Uncouthfully Thankful

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Being thankful without any humility is not couth. We should never look at a person in a demeaning manner and be thankful we are not them. Very few of us take the time to understand why an individual is where they are. We assume that it was their folly that brought them to their place in life. How stable are we? Would we react much different if we were violently shoved to the threshold of breaking? We are not immune to emotional trauma. We too are capable of breaking.

I have met people who wish they were me. This is a foolish thought.  There is a difference between wanting to be a certain person, and wanting to be like them. I have taken on traits from others that I deemed worth copying. I have yet to meet a person that I wanted to trade places with. My jaded past helps remind me that we all have went through our own period of tribulations.  I have no interest in adopting that. I’m content in living my life.

We should always be thankful, and be humble when we give thanks. As good as we have it, there will always be someone looking down at us, and under their breath, they too will be thankful they are not us. 🙂


3 thoughts on “Uncouthfully Thankful

    Annawenn said:
    February 8, 2016 at 8:41 am

    Thank you 😊

    Liked by 1 person

    Kris said:
    February 8, 2016 at 8:42 am

    I completely agree with, for some we think the grass is greener on the other side, when in reality we should just spend more time watering our own lawns. My mother always reminded me that no matter how bad I think things are, there is always someone else out there who is worse off than me. I think you are right that we should learn to be more humble when accepting gratitude and thanks for others.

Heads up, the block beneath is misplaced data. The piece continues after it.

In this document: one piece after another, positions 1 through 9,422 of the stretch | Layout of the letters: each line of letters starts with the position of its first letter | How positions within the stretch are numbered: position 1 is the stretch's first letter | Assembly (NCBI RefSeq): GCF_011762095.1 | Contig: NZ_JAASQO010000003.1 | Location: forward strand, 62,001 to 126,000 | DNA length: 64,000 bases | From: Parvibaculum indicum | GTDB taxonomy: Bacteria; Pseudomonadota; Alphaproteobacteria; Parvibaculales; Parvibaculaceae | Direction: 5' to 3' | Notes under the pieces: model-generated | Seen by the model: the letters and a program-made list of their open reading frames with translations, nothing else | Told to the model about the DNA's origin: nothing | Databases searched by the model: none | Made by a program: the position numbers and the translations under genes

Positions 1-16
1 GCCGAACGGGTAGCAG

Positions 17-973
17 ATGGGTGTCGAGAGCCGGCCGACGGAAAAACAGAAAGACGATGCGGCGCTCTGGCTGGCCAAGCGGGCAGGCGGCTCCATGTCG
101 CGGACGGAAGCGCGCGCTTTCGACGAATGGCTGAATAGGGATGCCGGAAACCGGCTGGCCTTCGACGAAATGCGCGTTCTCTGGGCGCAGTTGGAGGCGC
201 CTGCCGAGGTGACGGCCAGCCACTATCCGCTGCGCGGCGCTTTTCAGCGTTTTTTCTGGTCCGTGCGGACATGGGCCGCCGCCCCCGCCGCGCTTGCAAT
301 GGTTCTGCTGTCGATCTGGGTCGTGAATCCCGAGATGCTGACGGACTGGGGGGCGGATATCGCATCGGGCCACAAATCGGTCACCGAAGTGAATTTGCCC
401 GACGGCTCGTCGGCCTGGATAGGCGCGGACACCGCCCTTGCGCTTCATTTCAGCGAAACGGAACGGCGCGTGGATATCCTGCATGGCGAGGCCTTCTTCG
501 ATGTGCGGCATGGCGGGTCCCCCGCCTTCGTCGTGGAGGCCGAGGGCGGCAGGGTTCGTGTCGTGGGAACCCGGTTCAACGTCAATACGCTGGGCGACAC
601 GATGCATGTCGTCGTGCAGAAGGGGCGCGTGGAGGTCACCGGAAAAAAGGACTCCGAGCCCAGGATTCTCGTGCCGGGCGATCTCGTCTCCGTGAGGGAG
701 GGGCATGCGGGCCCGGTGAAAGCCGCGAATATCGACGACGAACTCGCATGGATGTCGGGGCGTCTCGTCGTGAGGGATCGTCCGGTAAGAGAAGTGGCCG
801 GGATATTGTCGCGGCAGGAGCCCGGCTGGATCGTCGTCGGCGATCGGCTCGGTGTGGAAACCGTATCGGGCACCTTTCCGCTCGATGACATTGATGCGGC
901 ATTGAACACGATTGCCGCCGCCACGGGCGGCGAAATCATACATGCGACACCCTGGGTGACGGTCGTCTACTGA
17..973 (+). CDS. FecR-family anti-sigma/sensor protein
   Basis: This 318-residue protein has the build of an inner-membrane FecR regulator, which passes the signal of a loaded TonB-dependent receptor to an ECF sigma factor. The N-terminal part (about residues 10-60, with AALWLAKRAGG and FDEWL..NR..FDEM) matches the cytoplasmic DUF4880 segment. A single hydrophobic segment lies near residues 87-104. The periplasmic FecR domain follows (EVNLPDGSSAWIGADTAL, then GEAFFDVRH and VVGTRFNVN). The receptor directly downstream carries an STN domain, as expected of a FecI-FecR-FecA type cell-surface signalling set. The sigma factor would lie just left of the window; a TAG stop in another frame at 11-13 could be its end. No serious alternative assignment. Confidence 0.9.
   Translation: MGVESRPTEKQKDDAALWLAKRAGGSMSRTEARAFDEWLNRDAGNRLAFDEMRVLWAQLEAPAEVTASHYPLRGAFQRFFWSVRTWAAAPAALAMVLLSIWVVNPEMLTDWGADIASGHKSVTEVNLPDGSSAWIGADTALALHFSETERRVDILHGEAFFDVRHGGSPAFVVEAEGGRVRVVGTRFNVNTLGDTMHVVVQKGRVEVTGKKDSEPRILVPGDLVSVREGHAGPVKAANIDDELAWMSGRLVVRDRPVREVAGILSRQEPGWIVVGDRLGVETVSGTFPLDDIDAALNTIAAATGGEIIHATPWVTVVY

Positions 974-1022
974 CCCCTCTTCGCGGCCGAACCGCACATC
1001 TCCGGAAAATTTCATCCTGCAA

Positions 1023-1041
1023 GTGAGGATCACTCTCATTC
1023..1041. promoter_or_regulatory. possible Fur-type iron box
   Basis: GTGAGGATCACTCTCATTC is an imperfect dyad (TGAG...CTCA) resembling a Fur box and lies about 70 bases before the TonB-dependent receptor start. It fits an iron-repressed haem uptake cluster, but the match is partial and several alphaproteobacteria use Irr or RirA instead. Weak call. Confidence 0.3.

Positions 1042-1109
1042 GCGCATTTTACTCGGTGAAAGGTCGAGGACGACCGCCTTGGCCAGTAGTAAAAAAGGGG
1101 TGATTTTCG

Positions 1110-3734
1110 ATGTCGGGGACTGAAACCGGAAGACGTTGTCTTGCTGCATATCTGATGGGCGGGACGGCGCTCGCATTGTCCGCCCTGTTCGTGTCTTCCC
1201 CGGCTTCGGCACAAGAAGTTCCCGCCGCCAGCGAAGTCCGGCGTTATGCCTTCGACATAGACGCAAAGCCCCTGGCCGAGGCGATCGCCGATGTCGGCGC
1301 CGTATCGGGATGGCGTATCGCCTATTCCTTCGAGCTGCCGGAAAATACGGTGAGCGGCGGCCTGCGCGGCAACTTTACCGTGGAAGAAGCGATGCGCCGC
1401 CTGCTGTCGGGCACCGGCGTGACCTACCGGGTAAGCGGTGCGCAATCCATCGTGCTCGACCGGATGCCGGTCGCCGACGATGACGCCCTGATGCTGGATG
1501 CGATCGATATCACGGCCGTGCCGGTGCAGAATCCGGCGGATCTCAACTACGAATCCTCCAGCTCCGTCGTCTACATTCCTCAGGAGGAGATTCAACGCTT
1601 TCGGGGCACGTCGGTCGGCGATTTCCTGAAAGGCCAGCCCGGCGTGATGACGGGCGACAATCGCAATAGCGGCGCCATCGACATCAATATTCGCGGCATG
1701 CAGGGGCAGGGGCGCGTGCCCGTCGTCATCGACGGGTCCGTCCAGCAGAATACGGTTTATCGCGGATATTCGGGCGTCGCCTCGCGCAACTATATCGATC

Liked by 1 person

    Suzyqqq said:
    February 8, 2016 at 9:01 am

    Yes, a story…
    There is a story — probably urban legend, but full of truth nonetheless — concerning the famous violinist Itzhak Perlman. One evening, Perlman was in New York to give a concert. As a child he had been stricken with polio and so getting on stage is no small feat for him. He wears braces on both legs and walks with two crutches. Perlman labors across the stage slowly, until he reaches the chair in which he seats himself to play.

    As soon as he appeared on stage that night, the audience applauded and then waited respectfully as he made his way slowly across the stage to his chair. He took his seat, signaled to the conductor to begin, and began to play.

    No sooner had he finished the first few bars than one of the strings on his violin snapped with a report like gunshot. At that point Perlman was close enough to the beginning of the piece that it would have been reasonable to have brought the concert to a halt while he replaced the string, to begin again. But that’s not what he did. He waited a moment and then signaled the conductor to pick up just where they had left off.

    Perlman now had only three strings with which to play his soloist part. He was able to find some of the missing notes on adjoining strings, but where that wasn’t possible, he had to rearrange the music on the spot in his head so that it all still held together.

    He played with passion and artistry, spontaneously rearranging the symphony right through to the end. When he finally rested his bow, the audience sat for a moment in stunned silence. And then they rose to their feet and cheered wildly. They knew they had been witness to an extraordinary display of human skill and ingenuity.

    Perlman raised his bow to signal for quiet. “You know,” he said, “it is the artist’s task to make beautiful music with what you have left.”

    We have to wonder, was he speaking of his violin strings or his crippled body? And is it true only for artists? We are all lacking something and so we are challenged to answer the question: Do we have the attitude of making something of beauty out of what we have, incomplete as it may be?”

    Liked by 1 person

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